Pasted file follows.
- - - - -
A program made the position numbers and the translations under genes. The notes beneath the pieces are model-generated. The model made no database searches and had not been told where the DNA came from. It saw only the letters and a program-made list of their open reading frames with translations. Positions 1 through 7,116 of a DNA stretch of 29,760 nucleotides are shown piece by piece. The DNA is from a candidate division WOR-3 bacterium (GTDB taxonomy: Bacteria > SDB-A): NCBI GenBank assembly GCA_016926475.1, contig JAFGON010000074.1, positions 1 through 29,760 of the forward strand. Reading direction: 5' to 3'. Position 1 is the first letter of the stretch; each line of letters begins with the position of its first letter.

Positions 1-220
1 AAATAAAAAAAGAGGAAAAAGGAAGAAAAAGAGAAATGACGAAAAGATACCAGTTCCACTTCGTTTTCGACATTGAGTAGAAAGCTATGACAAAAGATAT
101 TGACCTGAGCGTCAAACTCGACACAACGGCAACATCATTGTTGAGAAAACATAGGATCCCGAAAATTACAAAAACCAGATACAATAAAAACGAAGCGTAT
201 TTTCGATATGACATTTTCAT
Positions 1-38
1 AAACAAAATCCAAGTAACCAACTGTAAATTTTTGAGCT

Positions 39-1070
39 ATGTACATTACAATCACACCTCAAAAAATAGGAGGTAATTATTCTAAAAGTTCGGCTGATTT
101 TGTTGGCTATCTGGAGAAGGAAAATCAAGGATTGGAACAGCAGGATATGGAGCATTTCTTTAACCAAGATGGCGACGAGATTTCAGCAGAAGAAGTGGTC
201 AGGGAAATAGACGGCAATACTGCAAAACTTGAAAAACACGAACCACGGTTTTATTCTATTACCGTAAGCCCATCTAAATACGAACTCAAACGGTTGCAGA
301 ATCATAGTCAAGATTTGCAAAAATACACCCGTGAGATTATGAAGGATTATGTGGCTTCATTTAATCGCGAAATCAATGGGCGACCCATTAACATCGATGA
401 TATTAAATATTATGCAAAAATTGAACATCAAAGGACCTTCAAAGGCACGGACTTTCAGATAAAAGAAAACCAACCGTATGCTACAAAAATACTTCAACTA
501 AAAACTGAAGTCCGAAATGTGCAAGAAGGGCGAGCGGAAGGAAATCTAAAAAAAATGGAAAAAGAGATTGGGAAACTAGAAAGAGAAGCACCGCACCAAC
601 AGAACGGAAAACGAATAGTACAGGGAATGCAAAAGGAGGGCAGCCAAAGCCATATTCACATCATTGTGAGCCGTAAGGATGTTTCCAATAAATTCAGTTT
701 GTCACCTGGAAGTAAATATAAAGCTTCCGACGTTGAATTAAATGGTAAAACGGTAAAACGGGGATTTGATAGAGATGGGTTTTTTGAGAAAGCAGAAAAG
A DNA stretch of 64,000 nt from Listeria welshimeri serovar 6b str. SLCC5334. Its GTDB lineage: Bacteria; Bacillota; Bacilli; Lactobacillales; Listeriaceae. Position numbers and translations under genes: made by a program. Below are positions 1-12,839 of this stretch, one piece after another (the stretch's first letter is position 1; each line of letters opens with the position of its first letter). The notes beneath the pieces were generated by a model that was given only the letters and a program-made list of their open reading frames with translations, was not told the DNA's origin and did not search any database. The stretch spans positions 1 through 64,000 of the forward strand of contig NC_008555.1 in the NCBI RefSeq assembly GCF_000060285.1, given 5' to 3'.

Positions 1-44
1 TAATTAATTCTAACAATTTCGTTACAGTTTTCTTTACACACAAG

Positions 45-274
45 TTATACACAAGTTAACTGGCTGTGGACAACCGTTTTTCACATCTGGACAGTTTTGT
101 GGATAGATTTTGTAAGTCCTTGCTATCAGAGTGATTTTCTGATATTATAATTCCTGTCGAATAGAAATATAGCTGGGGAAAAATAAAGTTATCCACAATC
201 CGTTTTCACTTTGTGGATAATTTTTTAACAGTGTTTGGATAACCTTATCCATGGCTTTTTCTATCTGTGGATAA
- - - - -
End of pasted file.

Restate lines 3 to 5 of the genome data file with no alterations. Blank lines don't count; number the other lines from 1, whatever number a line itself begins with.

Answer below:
1 AAATAAAAAAAGAGGAAAAAGGAAGAAAAAGAGAAATGACGAAAAGATACCAGTTCCACTTCGTTTTCGACATTGAGTAGAAAGCTATGACAAAAGATAT
101 TGACCTGAGCGTCAAACTCGACACAACGGCAACATCATTGTTGAGAAAACATAGGATCCCGAAAATTACAAAAACCAGATACAATAAAAACGAAGCGTAT
201 TTTCGATATGACATTTTCAT